If you do need a car, I would recommend spending 5% or less of your net pay on car expenses, which can include monthly loan payments or lease payment, auto insurance, registration fees, car maintenance, car repairs and parking fees. I'd look for a high-quality used car, coming off a two or three year lease. A good used car could give you six to seven years of use.
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Money can become more of a limited resource when you are raising a family. There are some critical money habits that you can implement during this stage which will serve you well in the long-run, while also teaching your kids about how to build generational wealth.
- Remember the difference between frugal and cheap. Being frugal means spending the least amount of money on the highest quality goods or services. The key here is to seek quality first and then focus on finding the least costly, high-quality, goods or services.
- Maintain a consistent budget. Figure out how much you are comfortable allocating for each category of your budget and do your best to stick with it. This doesn't mean that you have to avoid things, or deprive yourself of things that you enjoy.
My best advice is, as a general rule, to keep things like vacation expenses and clothing expenses, for example, at or below 5% of your net pay. And if you are going to a restaurant, consider a more casual or BYOB spot where the bill won't be as high at the end of the evening.
- Spend time with other savers. If you want to forge positive, intentional savings habits, surround yourself with friends who have similar financial goals. Having those influences in your life can motivate you to stay on track.
- Be transparent about college saving goals. For young families, consider opening a 529 plan to allow your college savings to grow tax-free. And be transparent with everyone in your life about what you are working toward. If they are able, friends and family may want to help contribute something to those funds at key life events.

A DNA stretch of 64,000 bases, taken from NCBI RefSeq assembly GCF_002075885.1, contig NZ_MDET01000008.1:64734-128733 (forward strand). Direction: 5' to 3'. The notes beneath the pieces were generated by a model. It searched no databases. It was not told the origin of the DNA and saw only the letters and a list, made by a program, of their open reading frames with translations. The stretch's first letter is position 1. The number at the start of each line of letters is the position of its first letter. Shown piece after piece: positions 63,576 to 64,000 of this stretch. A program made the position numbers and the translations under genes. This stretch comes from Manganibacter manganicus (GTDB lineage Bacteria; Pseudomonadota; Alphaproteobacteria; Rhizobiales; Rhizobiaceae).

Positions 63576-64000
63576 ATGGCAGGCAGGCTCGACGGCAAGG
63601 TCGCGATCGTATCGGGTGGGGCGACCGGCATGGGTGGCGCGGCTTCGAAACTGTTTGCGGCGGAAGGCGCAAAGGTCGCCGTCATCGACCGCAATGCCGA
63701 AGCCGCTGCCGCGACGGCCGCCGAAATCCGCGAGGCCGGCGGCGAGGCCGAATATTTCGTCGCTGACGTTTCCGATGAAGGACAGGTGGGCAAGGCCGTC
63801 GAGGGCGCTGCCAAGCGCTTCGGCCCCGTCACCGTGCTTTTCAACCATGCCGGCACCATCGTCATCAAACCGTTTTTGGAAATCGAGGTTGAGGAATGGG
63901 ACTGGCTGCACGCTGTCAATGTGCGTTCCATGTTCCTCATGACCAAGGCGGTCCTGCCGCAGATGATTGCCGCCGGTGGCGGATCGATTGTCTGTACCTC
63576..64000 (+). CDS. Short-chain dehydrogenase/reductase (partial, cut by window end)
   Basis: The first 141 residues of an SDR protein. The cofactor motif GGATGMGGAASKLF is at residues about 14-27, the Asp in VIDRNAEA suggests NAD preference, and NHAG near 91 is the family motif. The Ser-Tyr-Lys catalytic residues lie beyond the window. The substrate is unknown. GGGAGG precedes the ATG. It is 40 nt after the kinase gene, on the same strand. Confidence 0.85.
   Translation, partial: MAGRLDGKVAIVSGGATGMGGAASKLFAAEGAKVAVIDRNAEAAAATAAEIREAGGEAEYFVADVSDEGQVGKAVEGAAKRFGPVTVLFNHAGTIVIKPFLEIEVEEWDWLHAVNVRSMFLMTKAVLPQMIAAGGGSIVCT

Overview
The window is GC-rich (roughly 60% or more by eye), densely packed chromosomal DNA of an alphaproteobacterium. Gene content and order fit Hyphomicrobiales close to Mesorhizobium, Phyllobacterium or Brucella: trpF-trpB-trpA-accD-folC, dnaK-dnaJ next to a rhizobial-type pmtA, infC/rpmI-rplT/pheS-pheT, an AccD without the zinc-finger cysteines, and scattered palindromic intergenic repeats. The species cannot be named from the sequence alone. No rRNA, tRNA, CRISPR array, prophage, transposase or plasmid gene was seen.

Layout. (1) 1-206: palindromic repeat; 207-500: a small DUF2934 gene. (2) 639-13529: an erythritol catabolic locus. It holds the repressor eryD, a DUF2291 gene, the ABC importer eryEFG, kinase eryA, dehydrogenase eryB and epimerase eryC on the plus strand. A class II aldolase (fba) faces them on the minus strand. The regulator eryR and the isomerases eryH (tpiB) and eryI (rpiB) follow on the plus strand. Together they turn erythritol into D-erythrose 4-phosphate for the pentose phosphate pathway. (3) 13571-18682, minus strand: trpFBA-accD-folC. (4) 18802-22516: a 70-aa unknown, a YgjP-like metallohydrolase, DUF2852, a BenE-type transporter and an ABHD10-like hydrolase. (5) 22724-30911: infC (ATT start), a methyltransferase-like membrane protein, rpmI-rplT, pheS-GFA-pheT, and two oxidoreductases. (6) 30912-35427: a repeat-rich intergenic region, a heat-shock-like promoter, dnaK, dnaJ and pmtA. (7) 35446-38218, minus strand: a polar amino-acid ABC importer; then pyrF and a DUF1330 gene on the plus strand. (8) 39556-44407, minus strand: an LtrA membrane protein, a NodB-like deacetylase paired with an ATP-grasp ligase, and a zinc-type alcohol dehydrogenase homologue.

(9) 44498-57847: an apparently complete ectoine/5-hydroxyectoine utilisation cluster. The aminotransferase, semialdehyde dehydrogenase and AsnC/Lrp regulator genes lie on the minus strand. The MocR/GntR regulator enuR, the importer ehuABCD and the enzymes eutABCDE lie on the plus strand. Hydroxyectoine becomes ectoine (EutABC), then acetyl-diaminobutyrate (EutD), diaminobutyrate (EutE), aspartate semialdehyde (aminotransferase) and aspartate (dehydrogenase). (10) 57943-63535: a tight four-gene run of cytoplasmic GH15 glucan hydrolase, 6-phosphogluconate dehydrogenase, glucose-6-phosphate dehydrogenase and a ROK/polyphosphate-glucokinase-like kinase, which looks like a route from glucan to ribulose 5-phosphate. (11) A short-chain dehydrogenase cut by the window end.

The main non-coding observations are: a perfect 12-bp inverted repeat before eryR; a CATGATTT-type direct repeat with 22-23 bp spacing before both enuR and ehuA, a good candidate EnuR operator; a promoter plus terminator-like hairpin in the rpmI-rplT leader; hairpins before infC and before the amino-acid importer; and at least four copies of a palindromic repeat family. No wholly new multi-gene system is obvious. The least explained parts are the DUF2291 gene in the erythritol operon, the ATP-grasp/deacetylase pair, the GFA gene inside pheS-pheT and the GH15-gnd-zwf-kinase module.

As kids get older, they may want to pursue a side hustle or a part time job, and a portion of what they earn could also go towards their 529 plan or college savings plan. If are able, for a benchmark, allocate 3% of your net pay towards college savings plans.
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As you age, your financial priorities will shift again. Particularly for parents, once children have started their adult lives, this may mean you have more disposable income available to you.
Now is a good opportunity to step back and reassess, especially as the possibility of retirement becomes more of a reality. According to my research, some of the smart money habits you can implement at this stage include:
- Continuing to stay frugal. This means being intentional about your spending, and keeping vacation, clothing and dining out expenses on the lower side. If you suddenly have an influx of cash, especially as an empty nester, think about how you might apply it to a new goal or boosting your retirement savings.
- Reviewing any outstanding debts. Particularly if you have a mortgage on a home, now might be a good time to refinance or pay it off entirely. If you are feeling overwhelmed with how to approach it, don't be afraid to ask for help.
- Connecting with a financial planner. If you have not yet engaged a financial planner, now is a great time to do so. They can help you figure out how to increase your investments, max out the contributions to your retirement accounts, and put your income to work where it will do the most good for your future. Think about where you want to be in the next ten years, and work backwards from there.
Tom Corley is a CPA and a certified financial planner who holds a master's degree in taxation. He is the bestselling and award-winning author of "Rich Kids: How to Raise Our Children to Be Happy and Successful in Life" and "Rich Habits: The Daily Success Habits of Wealthy Individuals."